By Roger Drouin
Reva, a Sharpei mix, was picked up by Sarasota County Animal Services in June. She was a stray, about seven or eight months old, and very friendly. But she had two front broken legs —an old injury that hadn’t healed — and could barely walk.
Satchel’s Last Resort, a Sarasota non-profit animal sanctuary, took Reva in about a week later.
A person on Facebook sent a private message to the animal sanctuary. “They said they witnessed someone driving a tractor trailer throw her out of the window, approximately a month earlier,” said Iris Eastman, executive director of Satchel’s.
Satchel’s led an effort to raise funds to get Reva an operation to mend one of her legs. At a discount, Dr. Colby Bruns, at Tampa Bay Veterinary Specialist and Emergency Care Center, preformed the complicated surgery, re-breaking the bone and putting in a plate and screws. A group of volunteers is currently raising funding for another surgery on the second broken leg. That surgery is expected to take place later this month (October).
Maria and Michael Shay, Siesta residents, have been fostering Reva as she heals and undergoes medical treatment.
“We are waiting to strengthen the one leg, and then have the second surgery done,” Maria Shay told Siesta Sand.
The vet wants us to walk her for twenty minutes a day, but the most she can do is about 15 minutes and her body just gives out,” Shay said. “That is significantly better than from when we first got her.”
Without the surgeries, Reva’s legs would have gotten worse and impacted her back, Eastman said. When she was first taken in, she was in pain and couldn’t play with other dogs.
Now, however, just one indication that Reva is doing better is she is able to jump on the couch — something she was unable to do before, Shay said.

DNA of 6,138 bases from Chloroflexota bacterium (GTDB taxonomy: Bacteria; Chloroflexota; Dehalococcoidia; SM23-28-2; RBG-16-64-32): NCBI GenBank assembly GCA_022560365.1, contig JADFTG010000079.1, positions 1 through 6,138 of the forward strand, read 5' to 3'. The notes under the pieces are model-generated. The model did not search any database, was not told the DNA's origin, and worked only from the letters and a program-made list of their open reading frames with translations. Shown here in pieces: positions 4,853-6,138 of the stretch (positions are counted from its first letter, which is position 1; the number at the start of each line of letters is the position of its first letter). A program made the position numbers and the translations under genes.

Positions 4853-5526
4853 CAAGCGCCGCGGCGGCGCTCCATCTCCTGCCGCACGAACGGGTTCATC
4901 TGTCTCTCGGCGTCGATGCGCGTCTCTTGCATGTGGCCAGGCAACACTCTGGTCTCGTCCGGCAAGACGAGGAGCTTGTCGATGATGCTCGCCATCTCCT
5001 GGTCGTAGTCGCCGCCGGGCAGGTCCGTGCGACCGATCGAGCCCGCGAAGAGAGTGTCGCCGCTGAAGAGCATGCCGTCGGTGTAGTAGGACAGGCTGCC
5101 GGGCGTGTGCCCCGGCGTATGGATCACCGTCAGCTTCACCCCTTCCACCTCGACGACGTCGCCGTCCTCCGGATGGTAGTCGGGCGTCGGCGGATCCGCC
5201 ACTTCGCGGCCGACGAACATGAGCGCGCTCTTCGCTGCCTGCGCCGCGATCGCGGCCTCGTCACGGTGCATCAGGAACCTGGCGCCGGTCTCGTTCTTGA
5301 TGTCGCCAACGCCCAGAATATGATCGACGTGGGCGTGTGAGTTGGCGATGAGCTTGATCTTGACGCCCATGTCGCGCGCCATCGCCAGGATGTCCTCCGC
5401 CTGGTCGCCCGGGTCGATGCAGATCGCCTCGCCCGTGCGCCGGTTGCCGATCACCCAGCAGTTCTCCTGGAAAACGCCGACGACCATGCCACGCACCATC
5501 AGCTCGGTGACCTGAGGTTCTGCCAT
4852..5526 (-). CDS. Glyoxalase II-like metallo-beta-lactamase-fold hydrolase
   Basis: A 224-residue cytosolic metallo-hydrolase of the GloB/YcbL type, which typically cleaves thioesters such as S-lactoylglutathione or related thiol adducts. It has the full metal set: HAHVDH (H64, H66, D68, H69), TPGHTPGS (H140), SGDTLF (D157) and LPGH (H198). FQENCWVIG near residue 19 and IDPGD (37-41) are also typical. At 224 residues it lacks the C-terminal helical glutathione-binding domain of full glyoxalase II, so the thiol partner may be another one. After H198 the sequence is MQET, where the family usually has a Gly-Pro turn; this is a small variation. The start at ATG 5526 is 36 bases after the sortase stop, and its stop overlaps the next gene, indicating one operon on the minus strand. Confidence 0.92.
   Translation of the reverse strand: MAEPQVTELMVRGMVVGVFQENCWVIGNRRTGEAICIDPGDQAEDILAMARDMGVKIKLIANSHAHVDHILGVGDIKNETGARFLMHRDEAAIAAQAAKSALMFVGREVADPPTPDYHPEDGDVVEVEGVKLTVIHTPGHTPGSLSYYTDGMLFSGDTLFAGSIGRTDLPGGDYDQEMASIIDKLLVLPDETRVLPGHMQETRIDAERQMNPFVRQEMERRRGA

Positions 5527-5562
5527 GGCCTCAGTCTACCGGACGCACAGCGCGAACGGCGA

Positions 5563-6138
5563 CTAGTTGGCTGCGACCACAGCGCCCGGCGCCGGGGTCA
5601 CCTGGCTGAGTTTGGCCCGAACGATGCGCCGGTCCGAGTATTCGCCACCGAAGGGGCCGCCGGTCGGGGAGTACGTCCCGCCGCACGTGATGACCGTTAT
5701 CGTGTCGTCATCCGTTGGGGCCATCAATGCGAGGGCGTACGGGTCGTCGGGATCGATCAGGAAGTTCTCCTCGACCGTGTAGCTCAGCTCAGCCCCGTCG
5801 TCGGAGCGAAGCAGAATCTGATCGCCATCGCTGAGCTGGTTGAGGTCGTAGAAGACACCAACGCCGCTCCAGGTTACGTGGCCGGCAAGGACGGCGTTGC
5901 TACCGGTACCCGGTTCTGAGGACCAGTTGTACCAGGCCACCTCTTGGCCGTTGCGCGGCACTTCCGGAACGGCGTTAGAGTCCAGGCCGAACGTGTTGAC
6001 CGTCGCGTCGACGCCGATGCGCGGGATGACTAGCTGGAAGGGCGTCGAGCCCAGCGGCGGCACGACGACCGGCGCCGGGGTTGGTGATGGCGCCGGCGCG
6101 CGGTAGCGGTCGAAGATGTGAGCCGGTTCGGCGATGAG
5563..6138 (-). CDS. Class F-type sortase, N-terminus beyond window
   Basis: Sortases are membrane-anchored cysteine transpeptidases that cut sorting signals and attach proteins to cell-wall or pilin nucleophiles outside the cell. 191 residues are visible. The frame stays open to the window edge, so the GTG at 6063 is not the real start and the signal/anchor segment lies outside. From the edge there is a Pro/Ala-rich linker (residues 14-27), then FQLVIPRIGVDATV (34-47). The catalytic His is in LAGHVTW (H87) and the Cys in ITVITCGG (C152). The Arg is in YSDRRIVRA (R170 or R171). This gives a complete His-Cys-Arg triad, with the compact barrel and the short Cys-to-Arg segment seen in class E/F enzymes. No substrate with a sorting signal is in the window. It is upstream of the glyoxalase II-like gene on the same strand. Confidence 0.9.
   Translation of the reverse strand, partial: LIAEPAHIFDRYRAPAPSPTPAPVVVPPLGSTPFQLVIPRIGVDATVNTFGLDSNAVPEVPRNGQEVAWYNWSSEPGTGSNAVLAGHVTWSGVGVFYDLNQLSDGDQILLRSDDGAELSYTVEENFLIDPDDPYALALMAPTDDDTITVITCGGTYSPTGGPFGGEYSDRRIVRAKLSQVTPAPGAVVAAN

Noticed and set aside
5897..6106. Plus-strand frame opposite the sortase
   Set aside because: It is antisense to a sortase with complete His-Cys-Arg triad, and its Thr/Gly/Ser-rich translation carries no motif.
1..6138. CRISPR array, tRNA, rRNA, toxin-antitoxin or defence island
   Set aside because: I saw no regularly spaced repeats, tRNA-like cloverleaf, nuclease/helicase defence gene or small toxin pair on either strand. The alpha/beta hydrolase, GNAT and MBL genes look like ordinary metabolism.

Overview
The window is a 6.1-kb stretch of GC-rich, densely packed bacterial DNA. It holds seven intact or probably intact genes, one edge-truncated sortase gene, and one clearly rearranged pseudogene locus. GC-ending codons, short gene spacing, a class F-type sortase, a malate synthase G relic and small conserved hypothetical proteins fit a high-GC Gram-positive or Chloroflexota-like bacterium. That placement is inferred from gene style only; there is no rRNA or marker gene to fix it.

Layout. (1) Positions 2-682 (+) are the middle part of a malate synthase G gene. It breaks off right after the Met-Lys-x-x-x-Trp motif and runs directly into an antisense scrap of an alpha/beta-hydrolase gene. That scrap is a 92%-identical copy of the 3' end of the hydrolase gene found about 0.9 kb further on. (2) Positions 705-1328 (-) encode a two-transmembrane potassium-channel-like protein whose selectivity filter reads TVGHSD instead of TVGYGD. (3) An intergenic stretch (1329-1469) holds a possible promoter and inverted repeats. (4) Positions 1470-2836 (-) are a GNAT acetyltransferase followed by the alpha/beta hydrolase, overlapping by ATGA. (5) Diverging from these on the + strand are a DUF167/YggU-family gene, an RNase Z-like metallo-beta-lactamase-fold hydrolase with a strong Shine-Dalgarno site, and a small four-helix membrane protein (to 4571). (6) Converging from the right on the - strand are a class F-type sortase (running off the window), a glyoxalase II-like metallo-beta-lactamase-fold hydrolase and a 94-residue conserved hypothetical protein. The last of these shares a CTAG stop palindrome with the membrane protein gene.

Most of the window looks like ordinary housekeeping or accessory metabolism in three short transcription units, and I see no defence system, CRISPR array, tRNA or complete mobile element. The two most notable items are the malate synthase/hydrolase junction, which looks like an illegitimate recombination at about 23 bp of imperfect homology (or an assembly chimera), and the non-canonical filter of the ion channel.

Maria first got involved with Satchel’s a few years ago. As a volunteer with the Humane Society of Sarasota County, Shay had worked with a dog that was getting kennel stress while at the humane society’s shelter. “We were afraid we wouldn’t be able to adopt the dog out,” Shay said.
Satchel’s took the dog in and began socializing her.
“Their training is amazing,” Shay said of the last resort sanctuary. “I can’t say enough about them. They really go out for these dogs.”
Satchel’s has taken care of dogs that are very shy, dogs used as baits in fighting rings, pit bulls, and dogs that had behavior issues — all pets that traditional shelters often don’t have the resources to work with or have difficulty finding good homes for. The sanctuary is located at 8101 Coash Road, east of I-75.
“When people came out [to Satchel’s] he didn’t engage with them. He would see a strange person and turn around and walk back in,” Eastman said. “He was really shy, the type of dog that the average shelter would not invest in, and this is what we specialize in. Another shelter might not have the time or resources.”
Satchel’s eventually matched Winter with a man who loved working with shy animals. “He met with Winter, for three or four months, everyday, to build a bond,” Eastman recalled, soon adopting Winter and taking her home.
Founded in 2001, by Page Knoebel and Michael Giblin, the sanctuary is named after their first dog, Satchel a mahogany Irish Setter. The sanctuary was founded to help animals with medical and behavioral needs.
The Shays are not the only Siesta residents to help the sanctuary.
There is another resident on the key who helps financially with Satchel’s, Shay said.
Satchel’s is a 501.c3 organization that is made possible by donations from members of the community. Those interested in donating or volunteering can find more information at http://satchelslastresort.org/ , and those interested in donating to Reva’s care can find more information at http://satchelslastresort.org/lets-help-reva-walk-run-and-play/.